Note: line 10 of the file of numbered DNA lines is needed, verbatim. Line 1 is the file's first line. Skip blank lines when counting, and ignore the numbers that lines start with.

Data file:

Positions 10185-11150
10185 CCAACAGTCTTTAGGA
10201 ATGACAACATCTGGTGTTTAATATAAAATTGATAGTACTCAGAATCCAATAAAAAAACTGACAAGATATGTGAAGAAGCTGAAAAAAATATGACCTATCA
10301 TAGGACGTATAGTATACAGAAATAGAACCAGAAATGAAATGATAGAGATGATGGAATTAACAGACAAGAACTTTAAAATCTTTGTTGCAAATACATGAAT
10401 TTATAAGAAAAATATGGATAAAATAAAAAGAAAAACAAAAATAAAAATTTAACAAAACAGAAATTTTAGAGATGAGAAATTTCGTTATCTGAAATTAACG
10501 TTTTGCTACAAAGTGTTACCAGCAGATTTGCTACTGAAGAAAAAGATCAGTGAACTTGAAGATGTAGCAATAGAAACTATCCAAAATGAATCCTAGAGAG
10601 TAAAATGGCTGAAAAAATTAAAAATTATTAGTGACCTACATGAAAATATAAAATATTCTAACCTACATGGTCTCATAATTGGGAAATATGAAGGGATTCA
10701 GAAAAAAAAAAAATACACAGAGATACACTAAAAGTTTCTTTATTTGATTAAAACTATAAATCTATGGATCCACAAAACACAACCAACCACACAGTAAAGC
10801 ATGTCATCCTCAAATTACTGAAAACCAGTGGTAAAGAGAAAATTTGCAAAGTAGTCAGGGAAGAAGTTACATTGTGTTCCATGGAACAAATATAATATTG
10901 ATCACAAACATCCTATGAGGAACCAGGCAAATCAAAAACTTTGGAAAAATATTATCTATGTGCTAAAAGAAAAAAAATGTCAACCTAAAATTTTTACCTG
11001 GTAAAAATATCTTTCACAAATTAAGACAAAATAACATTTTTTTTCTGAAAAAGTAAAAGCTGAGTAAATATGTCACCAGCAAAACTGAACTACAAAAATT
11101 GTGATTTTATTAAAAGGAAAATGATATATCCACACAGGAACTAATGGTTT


10901 ATCACAAACATCCTATGAGGAACCAGGCAAATCAAAAACTTTGGAAAAATATTATCTATGTGCTAAAAGAAAAAAAATGTCAACCTAAAATTTTTACCTG